Recent news about the price spike of EpiPen, manufactured by Mylan NL, has caused heightened concern among lawmakers and the general public. In a letter to Mylan in late August 2016, Sen. Chuck Grassley (R-Iowa) asked a series of questions about the pricing, including what analyses were conducted in determining the price, Mylan’s advertising budget for EpiPen in the first half of 2016 as well as 2015, an explanation of the features the company said have improved the product and its value, whether the company offers patient assistance programs, and whether the company has school assistance programs for providing the drug and if so, how many schools have used the programs. In addition, on September 21, 2016, the House Committee on Oversight and Government Reform will hold a bipartisan hearing with officials from Mylan to ask CEO Heather Bresch about the price spikes.
Mylan, which acquired the product in 2007, recently raised the list price for a pair of EpiPen auto-injectors to $600. The price has been rising from a cost of about $100 in 2008. In addition, the EpiPen product has patents listed through 2025 that could delay generic competition.
In the FDA Voice, the agency’s official blog, Janet Woodcock, Director of the FDA’s Center for Drug Evaluation and Research, noted that the EpiPen product has patents listed through 2025 that could delay generic competition. As a result, questions are raised as to what role the FDA can take in the EpiPen saga. Woodcock went on to stress that while the FDA does not regulate drug prices – it can ensure that safe and effective generic versions of a drug can be approved for the market. The FDA has already approved four epinephrine auto-injectors to treat anaphylaxis in an emergency, with two currently marketed. The EpiPen notoriety is because it does not have any FDA-rated therapeutic equivalents at the time.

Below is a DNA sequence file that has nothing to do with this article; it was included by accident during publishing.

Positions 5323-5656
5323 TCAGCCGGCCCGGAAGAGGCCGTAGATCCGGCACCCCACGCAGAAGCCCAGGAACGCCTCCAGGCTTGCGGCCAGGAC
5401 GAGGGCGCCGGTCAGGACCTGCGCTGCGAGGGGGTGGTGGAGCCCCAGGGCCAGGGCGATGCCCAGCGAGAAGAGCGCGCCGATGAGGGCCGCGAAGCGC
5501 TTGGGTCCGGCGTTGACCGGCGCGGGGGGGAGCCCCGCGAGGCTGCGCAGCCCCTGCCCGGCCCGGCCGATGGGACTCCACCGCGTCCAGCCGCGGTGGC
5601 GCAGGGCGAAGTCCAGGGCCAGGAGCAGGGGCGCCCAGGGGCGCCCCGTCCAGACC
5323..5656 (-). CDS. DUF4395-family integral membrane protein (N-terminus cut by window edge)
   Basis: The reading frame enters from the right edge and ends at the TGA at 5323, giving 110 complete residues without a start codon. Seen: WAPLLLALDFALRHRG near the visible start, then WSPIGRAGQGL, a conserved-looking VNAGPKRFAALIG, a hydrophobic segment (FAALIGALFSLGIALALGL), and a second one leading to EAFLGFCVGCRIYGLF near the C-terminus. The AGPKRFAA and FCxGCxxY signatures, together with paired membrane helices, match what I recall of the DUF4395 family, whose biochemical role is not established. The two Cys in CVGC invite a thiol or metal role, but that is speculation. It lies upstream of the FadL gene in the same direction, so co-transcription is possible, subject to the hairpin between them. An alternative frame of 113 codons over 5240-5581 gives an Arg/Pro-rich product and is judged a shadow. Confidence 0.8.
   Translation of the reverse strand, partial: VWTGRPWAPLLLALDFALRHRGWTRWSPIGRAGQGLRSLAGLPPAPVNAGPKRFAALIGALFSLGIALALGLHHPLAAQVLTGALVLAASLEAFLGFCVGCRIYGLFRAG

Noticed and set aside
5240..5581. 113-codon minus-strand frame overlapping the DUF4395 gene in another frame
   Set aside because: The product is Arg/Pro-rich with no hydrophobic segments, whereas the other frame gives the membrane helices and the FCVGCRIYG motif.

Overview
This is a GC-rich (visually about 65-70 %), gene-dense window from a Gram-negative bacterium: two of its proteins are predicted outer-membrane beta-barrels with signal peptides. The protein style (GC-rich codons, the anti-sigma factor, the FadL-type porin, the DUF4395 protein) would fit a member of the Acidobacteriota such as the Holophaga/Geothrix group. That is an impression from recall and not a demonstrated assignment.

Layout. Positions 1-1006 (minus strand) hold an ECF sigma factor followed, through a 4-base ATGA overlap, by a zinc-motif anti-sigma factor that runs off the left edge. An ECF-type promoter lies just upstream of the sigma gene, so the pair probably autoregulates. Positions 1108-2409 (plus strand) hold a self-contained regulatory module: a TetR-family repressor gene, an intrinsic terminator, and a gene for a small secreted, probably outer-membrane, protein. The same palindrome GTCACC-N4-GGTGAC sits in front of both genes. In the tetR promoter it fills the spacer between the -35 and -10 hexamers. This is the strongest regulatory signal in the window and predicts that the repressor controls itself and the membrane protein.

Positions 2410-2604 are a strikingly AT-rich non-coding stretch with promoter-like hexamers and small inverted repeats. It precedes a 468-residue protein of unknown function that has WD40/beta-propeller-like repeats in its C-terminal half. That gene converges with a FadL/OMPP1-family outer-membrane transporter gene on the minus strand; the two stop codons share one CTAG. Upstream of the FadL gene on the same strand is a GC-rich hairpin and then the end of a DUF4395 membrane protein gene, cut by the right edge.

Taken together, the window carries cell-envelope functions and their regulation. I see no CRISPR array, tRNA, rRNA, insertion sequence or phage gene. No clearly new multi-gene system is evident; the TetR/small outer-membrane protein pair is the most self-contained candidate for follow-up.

The FDA does not regulate drug prices – prices are set by the drug makers or distributors. It’s our job to ensure medications, including emergency medications, are safe and effective. We also recognize when we approve new drugs, including generic versions of a drug, it may improve competition in the marketplace. The good news is that the FDA has already approved four epinephrine auto-injectors to treat anaphylaxis in an emergency, and two are currently marketed. The EpiPen does not have any FDA-rated therapeutic equivalents. But like EpiPen, these alternative products are approved by the FDA as safe and effective for treating anaphylaxis. As always, patients should check with their doctor on whether a particular treatment is appropriate and available.
According to Woodcock, the FDA is doing all it can to encourage manufacturers to develop new auto-injectors for epinephrine that can be administered easily and safely by anyone. She highlighted the “roadmap” issued by the FDA via a draft guidance in June 2013 to help manufacturers get the auto-injectors to market faster. Earlier this year, the FDA provided industry with a draft guidance on how to determine if patients can effectively use the new devices.
Not only did the FDA take actions to encourage auto-injector development, the agency touted that it speeds along the process by prioritizing and expediting reviews of applications for first generics.